So we create one. I still advise students to double major if they choose to major in creative writing as an undergraduate, but writing classes do provide an environment where we can bring reading and writing to the forefront. Teachers can inspire—and be inspired. In the best of worlds, it becomes a symbiotic relationship.

My mentoring has helped me enormously. It helps in the immediate sense that I’m reminding myself of good exercises, different things to try–but also in that it puts me outside myself, it give me another lens on the world. In addition to teaching, some years back, I helped run a mentoring program for middle school girls, and I was astounded by the difference just a few hours with a kid can make—for everyone involved. I have hippie parents, so I can say it: there’s some sort of energy transference between mentor and mentee. And, in that, something happens.

And I don’t think it’s a soul being sucked.


Check out After Hours at the Almost Home here. Read an excerpt, play on the Unbridled Books site here.

File Under: Wrapped Up In Books

6 responses so far ↓

  • Elisabeth Payne Rosen // Apr 23, 2008 at 11:34 am


    Thanks so much for reminding us how much even a few hours’ mentoring can mean to any young person, much less a writer. Look at what Dave Eggars has accomplished here in San Francisco with McSweeney’s, etc. Mentoring is ALWAYS mutually beneficial to writers, it seems to me. You said it very well.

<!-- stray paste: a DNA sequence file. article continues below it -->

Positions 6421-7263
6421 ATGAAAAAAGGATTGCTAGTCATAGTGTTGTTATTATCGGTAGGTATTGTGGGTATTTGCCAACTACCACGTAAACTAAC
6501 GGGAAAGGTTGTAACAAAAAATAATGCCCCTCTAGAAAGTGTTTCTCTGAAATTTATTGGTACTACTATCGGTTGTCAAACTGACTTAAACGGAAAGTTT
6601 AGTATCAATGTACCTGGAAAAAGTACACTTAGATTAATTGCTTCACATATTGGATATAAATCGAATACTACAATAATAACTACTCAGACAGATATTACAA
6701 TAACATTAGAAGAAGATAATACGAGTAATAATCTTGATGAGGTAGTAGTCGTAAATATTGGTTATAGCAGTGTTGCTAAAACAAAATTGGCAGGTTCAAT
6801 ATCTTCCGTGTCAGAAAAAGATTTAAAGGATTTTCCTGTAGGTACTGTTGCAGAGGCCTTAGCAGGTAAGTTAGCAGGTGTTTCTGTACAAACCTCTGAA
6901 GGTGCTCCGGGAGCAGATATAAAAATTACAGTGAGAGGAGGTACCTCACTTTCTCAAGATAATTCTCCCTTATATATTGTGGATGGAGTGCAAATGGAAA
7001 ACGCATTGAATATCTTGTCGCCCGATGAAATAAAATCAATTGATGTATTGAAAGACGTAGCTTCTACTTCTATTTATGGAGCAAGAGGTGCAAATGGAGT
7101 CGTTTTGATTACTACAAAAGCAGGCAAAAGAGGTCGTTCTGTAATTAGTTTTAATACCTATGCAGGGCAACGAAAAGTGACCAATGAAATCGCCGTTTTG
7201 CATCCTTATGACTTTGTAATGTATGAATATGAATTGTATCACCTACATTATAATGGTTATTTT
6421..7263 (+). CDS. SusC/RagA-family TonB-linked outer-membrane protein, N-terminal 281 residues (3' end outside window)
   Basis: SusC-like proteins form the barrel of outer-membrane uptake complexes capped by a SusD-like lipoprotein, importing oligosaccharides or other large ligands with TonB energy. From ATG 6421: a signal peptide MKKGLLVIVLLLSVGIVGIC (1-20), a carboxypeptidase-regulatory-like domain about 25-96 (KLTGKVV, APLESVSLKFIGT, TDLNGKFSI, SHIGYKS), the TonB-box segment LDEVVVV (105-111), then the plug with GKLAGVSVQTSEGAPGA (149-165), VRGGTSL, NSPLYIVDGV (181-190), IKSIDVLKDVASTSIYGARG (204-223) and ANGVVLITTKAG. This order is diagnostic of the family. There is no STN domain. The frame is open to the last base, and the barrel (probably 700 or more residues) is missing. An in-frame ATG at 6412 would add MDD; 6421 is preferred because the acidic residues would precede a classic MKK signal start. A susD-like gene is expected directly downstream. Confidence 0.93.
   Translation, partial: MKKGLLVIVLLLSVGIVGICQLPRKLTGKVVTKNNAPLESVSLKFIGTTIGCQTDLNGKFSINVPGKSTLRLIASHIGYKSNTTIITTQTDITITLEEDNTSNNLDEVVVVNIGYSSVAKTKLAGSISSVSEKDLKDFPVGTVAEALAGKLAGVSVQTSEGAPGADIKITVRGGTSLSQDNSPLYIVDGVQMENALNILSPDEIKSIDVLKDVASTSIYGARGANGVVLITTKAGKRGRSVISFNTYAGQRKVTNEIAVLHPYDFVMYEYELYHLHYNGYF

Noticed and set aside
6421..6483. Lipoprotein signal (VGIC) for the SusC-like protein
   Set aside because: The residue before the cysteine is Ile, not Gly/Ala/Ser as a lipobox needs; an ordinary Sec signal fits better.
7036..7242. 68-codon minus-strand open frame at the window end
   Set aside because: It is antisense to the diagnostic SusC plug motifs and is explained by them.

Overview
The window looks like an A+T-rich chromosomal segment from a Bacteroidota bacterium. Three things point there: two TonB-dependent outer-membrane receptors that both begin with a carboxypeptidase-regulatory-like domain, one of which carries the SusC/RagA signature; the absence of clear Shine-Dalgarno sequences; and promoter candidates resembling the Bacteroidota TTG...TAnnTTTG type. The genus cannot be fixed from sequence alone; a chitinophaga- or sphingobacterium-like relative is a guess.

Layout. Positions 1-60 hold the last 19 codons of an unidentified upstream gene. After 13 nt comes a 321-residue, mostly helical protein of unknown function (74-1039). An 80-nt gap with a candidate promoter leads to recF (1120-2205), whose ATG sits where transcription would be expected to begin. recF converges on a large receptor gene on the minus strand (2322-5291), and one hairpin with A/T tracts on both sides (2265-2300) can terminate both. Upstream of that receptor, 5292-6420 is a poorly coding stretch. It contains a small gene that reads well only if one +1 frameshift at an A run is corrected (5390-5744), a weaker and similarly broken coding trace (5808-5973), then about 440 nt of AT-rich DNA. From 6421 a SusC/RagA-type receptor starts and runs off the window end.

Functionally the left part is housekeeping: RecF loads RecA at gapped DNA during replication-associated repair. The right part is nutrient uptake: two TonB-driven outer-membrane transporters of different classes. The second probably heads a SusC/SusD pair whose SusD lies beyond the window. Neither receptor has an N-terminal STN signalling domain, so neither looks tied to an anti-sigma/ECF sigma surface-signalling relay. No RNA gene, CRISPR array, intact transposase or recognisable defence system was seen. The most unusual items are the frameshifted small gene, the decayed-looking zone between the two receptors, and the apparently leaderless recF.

• What’s New in Publishing Blogs this Week « Purple Hearts // Apr 25, 2008 at 5:51 am

    […] Author Websites.’ If you haven’t thought about this yet, this will help you start.   Why mentor young authors? Tara Yellen gives you very good reasons here.     John Scalzi at ‘Whatever’ wrote a […]

  • carol stanley // Apr 25, 2008 at 9:41 am

    I just discovered your site here and find it most interesting. I think the publishing business has changed so radically that it is almost impossible to catch the eye of a large publishing house unless you are a super celebrity…Therefore our marketing efforts have to be enormous… and relentless. Devoting three hours a day to the pursuit of success is worth it. Carol…”For Kids 59.99 andOver”

  • Joey // Jan 15, 2009 at 9:48 am

    At the ripe old age of 47, I would really like to begin writing short stories. I have no idea how to start or even find someone who can talk to me about it. I have some great ideas but when I sit down to start, my fingers sit idley on the keyboard and I think to myself, now what. Is there some site that will offer someone to talk back and forth with? Or should I just keep sitting here?

  • Rhiya // May 25, 2009 at 3:31 pm

    Hi, i’m a 16 year old girl and a very keen poetry and fiction writter and am half way through my first novel. Unfortunately i am strugling to find a mentor to critique my work and help me improve my abilities. Any help would be much appreciated

  • Judith Briles // Jun 22, 2011 at 5:44 am

    Mentoring is not just about teaching. It is more on inspiring. Sometimes, successful people are molded out of inspiration from their mentors and not primarily out of the facts they learned.